Charities and campaigners argue that the actual number of “hidden homeless”, including rough sleepers and those sleeping on sofas, is much higher. Up to 50,000 people are estimated to be living
in squats, including about half now illegally in residential properties, and research by the charity Crisis showed that almost 40 percent of homeless people have resorted to squatting at some point, often in bleak and squalid conditions.
Squatting in the UK: Facts and Figures
Squatting is occupying an empty property or space without the permission of the owner
39 per cent of homeless people in the UK are estimated to have resorted to squatting at some time
There are an estimated 950,000 empty properties in the UK
Squatting in a residential property in England and Wales is now a criminal offence, punishable by six months imprisonment and a $8,000 fine, with police granted instant powers of eviction and arrest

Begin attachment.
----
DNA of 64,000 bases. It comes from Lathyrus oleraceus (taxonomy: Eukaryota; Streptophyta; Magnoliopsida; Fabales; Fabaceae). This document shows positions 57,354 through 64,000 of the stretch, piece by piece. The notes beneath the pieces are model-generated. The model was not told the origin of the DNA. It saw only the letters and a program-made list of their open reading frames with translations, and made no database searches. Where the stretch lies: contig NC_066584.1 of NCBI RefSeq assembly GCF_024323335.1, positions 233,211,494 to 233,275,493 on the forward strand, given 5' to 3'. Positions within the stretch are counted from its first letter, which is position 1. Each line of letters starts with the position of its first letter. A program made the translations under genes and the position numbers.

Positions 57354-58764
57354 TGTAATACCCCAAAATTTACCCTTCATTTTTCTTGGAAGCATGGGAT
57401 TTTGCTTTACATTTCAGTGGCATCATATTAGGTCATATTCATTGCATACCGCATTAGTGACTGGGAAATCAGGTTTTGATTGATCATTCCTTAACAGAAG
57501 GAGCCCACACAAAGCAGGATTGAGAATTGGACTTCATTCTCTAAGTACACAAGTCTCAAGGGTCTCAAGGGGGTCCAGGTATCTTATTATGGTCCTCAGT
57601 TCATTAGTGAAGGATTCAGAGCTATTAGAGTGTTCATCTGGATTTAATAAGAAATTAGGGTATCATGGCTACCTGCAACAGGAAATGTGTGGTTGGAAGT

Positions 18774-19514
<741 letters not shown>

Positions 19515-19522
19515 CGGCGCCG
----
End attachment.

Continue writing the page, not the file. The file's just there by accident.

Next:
Critics of the law, including many leading lawyers, point out that occupying somebody’s home was already a criminal offence
Squatting in a non-residential property is still a civil matter, requiring a landlord to seek a court order to evict the occupants
Squatting has been illegal under Scotland’s separate legal system since the mid-19th century
Sources: Crisis, Shelter, Empty Homes, Ministry of Justice
Talia Menezes of the Eviction Resistance squatting support network said the law change had already forced many squatters to make difficult choices between staying put illegally in residential properties or seeking alternative accommodation, sometimes finding refuge in already overcrowded commercial squats.
“There is one squat that had capacity for 15 people and recently it was holding 45 people and this includes families and people whose English was not so great,” she said. “But there’s been a really lovely thing where a lot of squats have opened their doors and gone, well ok, whoever needs some space. People have been trying to stop people from ending up on the street.”